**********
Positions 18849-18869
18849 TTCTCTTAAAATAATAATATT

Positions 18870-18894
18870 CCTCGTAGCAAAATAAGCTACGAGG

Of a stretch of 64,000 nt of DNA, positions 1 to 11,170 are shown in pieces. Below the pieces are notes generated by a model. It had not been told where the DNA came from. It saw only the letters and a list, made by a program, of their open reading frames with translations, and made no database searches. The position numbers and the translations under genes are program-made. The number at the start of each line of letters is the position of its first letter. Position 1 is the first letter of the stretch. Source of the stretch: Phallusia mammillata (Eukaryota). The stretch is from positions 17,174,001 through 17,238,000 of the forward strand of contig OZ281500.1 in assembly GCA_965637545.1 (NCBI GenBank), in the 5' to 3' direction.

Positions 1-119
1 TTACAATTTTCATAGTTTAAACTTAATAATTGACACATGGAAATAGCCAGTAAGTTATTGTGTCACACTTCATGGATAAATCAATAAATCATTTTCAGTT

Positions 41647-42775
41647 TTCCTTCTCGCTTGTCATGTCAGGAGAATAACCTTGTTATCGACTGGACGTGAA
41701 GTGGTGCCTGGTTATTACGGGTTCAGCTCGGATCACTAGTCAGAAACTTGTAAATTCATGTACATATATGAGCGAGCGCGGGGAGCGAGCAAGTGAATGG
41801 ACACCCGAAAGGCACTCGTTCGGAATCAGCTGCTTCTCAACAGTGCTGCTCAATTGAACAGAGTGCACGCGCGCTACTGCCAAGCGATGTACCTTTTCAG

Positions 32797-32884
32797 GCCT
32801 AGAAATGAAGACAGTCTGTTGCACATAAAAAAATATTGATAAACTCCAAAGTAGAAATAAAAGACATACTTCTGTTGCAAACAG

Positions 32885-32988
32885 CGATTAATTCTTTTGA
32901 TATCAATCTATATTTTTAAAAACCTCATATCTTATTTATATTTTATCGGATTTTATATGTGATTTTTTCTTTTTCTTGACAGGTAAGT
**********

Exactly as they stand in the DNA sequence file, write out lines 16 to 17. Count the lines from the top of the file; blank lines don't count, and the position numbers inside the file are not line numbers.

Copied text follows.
32885 CGATTAATTCTTTTGA
32901 TATCAATCTATATTTTTAAAAACCTCATATCTTATTTATATTTTATCGGATTTTATATGTGATTTTTTCTTTTTCTTGACAGGTAAGT